A purely personal blog, with purely personal opinions, about life, the universe and everything.

Sep 5, 2010

"Be yourself" is the biggest lie you've ever heard.

I haven't written for a long while, because I didn't have much to say actually  (I wonder how all these people on Twitter manage it, but oh wait, they actually don't! :-P)

In any case, what got me to it, was an e-mail I got from a world-class job-searching web-site I had subscribed to in the past. This particular e-mail was about "5 Common mistakes people do in a work interview". And there really were 5 advices about 5 really common mistakes after the click. All 5 were about how you should act, what you should say, how you should present yourself, etc. In the end, there was the "BONUS 6th" advice:

Be yourself.

Did it sink in? Nice. 

So, I was actually thinking that after getting so much of this particular, and so obviously fail, advice when I was a teenager I wouldn't have to be given to it again as an adult. Yet, here we are once more. 

Maybe I should be a bit more clear on that:
As a teenager in the early '90s (I guess it doesn't happen anymore to the information-overloaded angst-ridden sex-savy teenagers of '10s), people used to tell you that in order "to get love" you have to "Be yourself", but forgot to tell you that they actually meant THAT OTHER self, which you were obviously not.

Fifteen years later, people come back and tell you that to get a job you have once more to "Be yourself", but once more they mean THAT OTHER self, which you are obviously not. That self, which will form from following the advices given above and some more, that were not actually written anywhere.

I could give some more examples about the "Be Yourself" paradigm from my lifetime, but I think these two are the most important ones. 

To keep it short, after 29 years, I can offer only one small piece of wisdom: 
"When someone tells you to 'Be YOURself', either 'Be THATself' that they want you to be or ignore them and really be who you are". (and no, I don't mean "be who you really are")

Because when it all comes down to it, "Be Yourself" is the biggest lie you have ever heard.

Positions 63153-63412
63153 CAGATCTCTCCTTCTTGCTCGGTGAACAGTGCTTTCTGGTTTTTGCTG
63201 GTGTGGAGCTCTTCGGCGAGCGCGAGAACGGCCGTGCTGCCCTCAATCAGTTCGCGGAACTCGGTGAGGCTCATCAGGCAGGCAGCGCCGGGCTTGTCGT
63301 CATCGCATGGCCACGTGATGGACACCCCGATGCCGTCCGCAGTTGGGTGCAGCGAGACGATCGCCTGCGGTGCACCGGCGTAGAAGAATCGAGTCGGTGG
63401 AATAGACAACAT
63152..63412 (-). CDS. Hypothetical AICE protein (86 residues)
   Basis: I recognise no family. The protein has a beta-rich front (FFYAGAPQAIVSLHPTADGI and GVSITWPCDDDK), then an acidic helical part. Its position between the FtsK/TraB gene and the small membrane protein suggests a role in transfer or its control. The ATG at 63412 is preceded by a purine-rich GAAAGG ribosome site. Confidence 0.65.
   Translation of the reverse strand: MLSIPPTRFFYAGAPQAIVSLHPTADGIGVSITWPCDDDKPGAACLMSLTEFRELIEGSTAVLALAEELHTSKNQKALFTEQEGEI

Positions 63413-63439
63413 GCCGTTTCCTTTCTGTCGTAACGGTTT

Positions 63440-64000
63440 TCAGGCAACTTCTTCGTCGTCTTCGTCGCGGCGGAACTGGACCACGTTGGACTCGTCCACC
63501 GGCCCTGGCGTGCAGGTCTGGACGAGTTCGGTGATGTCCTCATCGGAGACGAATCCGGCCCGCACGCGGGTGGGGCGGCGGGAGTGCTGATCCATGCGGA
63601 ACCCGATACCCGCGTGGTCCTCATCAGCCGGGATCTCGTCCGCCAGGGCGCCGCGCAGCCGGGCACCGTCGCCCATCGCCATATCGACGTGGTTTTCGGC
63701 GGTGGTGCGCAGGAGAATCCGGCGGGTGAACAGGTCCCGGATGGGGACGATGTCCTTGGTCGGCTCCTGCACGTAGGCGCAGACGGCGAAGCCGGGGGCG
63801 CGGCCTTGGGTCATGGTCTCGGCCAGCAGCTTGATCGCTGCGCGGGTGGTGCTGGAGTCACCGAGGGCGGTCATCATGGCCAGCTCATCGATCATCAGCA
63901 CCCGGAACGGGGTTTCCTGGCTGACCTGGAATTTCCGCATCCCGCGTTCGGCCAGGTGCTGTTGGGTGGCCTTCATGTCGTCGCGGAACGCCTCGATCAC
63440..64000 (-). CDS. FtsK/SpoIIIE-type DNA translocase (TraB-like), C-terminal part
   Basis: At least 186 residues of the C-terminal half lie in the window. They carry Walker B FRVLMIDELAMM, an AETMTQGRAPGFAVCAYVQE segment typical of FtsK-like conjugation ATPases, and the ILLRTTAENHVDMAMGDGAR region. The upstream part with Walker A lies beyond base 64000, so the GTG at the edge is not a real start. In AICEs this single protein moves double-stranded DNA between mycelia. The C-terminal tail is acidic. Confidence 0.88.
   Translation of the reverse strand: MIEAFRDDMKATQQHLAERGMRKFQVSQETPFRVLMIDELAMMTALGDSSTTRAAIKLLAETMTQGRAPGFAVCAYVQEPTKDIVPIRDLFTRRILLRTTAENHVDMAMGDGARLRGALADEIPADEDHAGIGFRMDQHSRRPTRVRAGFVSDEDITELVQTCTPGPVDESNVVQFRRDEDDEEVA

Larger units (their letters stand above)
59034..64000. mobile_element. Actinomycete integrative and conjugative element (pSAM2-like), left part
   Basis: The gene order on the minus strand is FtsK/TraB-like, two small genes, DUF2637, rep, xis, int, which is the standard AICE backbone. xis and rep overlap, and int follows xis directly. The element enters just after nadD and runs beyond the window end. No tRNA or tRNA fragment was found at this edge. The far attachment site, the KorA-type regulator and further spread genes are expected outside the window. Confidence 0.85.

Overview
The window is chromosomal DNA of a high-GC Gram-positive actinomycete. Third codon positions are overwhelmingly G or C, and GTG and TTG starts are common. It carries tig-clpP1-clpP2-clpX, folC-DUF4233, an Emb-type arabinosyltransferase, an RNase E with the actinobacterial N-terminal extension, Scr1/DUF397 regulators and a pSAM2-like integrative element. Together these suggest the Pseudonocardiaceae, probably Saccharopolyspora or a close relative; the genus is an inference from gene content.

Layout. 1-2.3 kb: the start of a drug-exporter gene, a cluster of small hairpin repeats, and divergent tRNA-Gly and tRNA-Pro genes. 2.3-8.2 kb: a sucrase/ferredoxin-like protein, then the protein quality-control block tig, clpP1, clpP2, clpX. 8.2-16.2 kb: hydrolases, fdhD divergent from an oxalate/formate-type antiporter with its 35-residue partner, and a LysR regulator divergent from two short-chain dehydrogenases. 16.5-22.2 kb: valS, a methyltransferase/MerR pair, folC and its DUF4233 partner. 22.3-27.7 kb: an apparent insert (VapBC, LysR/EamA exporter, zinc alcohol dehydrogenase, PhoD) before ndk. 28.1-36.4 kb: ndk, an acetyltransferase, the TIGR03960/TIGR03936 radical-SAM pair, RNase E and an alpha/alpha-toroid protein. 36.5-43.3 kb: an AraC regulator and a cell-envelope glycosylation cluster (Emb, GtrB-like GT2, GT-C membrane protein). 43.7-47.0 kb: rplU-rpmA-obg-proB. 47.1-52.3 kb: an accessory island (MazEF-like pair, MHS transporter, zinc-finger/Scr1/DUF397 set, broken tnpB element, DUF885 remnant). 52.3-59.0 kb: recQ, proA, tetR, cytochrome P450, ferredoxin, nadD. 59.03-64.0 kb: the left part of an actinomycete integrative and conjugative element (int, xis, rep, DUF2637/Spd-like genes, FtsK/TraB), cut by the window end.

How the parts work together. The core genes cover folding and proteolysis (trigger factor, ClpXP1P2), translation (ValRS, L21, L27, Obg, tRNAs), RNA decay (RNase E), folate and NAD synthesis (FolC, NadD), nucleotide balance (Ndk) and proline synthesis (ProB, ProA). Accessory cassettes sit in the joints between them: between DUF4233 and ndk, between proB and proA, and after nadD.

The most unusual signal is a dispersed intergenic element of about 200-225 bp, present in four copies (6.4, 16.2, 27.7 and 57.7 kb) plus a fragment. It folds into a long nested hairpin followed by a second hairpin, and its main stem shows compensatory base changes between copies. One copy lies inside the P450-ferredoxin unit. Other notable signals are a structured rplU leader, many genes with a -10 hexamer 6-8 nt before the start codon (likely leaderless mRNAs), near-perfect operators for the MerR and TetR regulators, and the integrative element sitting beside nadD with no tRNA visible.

skarab said...

It's true that "be yourself" is too ambiguous to be considered useful advice for most situations and too hollow to be any smart person's mantra. But I wouldn't go as far as totally discrediting it for what it’s worth.

"Be yourself" will be interpreted differently by different people. I take it to mean: "don't be afraid to expose your quirks and your flaws to other people". I make a conscious attempt to live by this rule and I must say it has served me well in the past, in more situations than I care to remember. Quite unsurprisingly, most people respond well to honesty. Other people are caught by surprise, allowing you to take advantage of their bewilderment while they try to figure you out. In the end, knowing how to "be yourself" can be a powerful weapon.

Maybe I'm reading too much of myself into this post, but seeing as we are roughly the same age (I'm two tears younger than you, actually), it can't be helped. I perceive this post as a manifestation of the frustrations that come with reaching one's late twenties. Life's disappointments are starting to pile up, long-time ambitions are abandoned and a troublesome identity crisis lurks around the corner. My personal stance is that we ay need to put on an act occasionally, and that's unavoidable, but if we miss the chance to be ourselves (and I do mean "be who we really are") as often as possible, then that's one more thing we are failing at.